Along with his responsibilities as Fire Chief, he is an ordained minister and serves as the President of the Fire Fighters Association of Missouri. He spends an exceptional amount of time, traveling to all corners of the state, attending fire functions and promoting the association. Dedication should really be his middle name.
AND REMEMBERING THE PAST
CHIEF JOE JACKSON of the CARROLTON FIRE DEPARTMENT
When anyone has a conversation about the Firefighters Association of Missouri, it does not take long for Joe Jackson’s name to come up. He spent most of his adult life dedicating time and money to the organization. Joe was the second President of the association, being elected for three terms between 1961 and 1967.
He was a regular at the State Fair Fire Department as the crew chief of the racetrack. Since Joe was also in the fire equipment business, he would show up with his pickup loaded with his own fire extinguishers to use for the racetrack fire protection.
In 1961 the fair activity the association operated was a fire prevention tent, not a fire department. Chief Jackson and Chief Bill Steiner from O’Fallon were the ramrods of this early public fire education effort.
Joe and Phil Sayer represented the FFAM at the National Volunteer Fire Council for years and traveled to locations all over the US for meetings. Neither Joe or Phil would ever request or accept any association funding for any of the travel to these meetings, they were both outstanding individuals in my book of friends,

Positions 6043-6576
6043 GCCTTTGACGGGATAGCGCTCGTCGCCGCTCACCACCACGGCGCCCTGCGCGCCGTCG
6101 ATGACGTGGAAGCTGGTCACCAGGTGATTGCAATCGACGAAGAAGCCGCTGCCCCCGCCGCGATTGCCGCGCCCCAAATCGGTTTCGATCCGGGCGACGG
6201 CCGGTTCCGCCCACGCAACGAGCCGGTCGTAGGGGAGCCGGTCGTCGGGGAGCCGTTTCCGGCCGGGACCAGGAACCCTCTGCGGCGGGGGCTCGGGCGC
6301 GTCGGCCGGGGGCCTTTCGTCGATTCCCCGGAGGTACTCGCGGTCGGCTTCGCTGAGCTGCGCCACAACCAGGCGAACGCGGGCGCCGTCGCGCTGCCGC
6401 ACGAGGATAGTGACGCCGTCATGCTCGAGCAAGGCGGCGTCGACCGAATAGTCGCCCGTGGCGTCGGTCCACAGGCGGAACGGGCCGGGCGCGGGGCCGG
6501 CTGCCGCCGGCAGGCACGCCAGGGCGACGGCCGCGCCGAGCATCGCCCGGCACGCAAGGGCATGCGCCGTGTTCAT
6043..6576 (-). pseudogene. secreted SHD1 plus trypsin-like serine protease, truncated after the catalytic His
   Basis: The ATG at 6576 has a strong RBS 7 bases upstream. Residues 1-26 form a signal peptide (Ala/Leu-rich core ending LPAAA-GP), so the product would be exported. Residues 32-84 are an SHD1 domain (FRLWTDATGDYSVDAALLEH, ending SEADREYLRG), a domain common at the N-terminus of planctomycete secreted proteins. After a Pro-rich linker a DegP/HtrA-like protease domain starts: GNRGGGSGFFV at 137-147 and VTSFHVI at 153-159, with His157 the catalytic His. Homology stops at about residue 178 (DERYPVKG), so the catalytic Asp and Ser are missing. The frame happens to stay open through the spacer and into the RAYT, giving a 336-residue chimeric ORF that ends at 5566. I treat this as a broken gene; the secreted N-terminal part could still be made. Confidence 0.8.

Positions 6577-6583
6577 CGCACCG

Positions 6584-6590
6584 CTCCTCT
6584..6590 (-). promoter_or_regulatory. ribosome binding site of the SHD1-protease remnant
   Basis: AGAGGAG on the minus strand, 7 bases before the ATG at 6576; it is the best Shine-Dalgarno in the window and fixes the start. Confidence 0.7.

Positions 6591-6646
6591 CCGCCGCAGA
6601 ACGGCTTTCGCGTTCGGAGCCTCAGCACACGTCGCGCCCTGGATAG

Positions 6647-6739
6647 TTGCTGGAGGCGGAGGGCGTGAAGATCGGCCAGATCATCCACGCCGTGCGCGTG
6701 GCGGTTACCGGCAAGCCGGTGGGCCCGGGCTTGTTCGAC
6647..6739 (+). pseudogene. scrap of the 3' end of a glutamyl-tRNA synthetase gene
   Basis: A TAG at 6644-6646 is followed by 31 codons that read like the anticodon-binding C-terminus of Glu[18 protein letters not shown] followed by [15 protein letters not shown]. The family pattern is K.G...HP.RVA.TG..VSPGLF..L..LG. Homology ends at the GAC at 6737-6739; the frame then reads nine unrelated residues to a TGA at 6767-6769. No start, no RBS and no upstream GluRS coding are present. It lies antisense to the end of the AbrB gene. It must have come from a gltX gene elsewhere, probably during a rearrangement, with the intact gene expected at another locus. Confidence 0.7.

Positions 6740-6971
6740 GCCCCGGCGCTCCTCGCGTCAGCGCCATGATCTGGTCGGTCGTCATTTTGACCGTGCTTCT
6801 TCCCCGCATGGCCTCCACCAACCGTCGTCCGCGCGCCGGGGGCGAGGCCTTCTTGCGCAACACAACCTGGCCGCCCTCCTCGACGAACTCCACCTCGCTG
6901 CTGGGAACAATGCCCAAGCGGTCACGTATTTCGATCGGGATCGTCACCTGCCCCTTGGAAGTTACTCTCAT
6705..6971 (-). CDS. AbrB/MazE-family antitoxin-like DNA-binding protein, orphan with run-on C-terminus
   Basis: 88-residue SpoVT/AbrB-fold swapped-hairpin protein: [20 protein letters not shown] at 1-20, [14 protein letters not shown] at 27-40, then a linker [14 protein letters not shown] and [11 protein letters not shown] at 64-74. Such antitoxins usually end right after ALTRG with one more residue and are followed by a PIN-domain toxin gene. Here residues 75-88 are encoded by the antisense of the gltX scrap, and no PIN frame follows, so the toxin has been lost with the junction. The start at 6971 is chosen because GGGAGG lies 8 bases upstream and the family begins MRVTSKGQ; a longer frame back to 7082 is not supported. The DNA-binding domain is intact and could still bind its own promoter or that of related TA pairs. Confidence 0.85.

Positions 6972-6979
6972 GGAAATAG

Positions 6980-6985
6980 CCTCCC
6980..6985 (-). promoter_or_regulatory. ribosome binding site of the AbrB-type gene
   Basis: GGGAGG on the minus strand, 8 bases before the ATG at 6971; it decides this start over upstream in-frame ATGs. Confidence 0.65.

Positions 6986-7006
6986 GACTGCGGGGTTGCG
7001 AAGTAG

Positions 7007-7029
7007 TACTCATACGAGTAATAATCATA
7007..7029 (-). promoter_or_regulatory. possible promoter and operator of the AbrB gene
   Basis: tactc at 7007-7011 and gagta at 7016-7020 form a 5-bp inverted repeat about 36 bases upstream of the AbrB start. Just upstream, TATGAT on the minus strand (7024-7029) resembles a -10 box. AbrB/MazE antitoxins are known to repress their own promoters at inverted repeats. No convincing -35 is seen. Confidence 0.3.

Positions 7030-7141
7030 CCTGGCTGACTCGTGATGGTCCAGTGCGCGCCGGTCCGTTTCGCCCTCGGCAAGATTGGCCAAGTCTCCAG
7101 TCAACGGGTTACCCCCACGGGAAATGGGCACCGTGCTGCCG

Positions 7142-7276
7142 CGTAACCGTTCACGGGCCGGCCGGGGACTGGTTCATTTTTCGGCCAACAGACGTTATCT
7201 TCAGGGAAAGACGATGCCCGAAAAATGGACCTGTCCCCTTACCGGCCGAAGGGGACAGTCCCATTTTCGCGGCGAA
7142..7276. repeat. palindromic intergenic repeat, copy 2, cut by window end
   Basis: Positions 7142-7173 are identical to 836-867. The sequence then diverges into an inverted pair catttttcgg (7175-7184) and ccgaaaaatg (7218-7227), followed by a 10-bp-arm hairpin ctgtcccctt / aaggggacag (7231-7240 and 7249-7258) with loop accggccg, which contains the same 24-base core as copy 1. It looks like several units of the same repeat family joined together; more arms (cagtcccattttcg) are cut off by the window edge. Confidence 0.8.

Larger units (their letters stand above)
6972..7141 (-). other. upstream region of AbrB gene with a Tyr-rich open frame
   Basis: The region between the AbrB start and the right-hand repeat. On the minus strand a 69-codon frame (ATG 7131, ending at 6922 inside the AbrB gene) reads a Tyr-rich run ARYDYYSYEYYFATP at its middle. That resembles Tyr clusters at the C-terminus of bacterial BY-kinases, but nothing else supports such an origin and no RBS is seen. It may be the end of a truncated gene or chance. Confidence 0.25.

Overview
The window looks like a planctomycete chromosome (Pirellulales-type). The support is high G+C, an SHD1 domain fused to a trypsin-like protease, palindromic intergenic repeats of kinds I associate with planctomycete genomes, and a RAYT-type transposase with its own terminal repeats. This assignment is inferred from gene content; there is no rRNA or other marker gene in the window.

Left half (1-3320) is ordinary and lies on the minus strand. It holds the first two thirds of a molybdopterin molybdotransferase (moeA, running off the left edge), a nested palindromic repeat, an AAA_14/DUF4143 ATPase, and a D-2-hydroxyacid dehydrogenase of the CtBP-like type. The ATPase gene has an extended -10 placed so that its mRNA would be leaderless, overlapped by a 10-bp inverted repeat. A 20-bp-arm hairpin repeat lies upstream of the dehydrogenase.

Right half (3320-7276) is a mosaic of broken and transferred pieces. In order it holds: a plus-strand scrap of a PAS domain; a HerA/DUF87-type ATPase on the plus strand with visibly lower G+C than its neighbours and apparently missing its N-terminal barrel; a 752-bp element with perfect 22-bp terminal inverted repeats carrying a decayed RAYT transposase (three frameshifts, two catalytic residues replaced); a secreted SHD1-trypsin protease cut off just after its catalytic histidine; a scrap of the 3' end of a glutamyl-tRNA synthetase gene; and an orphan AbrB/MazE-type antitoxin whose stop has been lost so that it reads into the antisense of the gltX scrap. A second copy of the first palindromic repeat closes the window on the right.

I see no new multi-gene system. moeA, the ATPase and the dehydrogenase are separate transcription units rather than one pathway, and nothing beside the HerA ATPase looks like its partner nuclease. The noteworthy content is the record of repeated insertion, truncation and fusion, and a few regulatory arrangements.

CHIEF PHIL SAYER of the GALT FIRE PROTECTION DISTRICT
Most people in the FFAM believed as I did, that Joe Jackson and Phil Sayer were joined at the hip. Joe and Phil traveled together to hundreds of fire meetings around the country, as well as working the racetrack fire and rescue detail at the Missouri State Fair.
Another very close associate of Phil’s was John Wilson from Houston, Missouri. The two of them were known around the state as the true experts in farm equipment and bus rescue/extrication. Jointly, they put together the entire training program for the University of Missouri Fire and Rescue Training Institute on these subjects and delivered most of the training programs.
Phil was no stranger to heavy equipment since he and his family operated one of the largest farming operations in Northwest Missouri. Previous articles in the newsletter feature additional information about both of these outstanding individuals. One of my greatest joys in life is to be able to call both of them “friends” and I miss them daily.
CHIEF JOHN WILSON of the HOUSTON FIRE DEPARTMENT
John was a dedicated instructor and worked for us full time as a vehicle extrication instructor at MU FRTI after his retirement as a federal firefighter at Fort Leonard Wood. He and his wife, Velma were active in the FFAM. The work related stories as well as fishing trip tales I could tell about him and our relationship could fill and entire book. The November/December 2015 issue of the newsletter has an article about both these incredible guys. Read it to find out more.
ASSISTANT CHIEF LOUIE GRAY of the HERMANN FIRE DEPARTMENT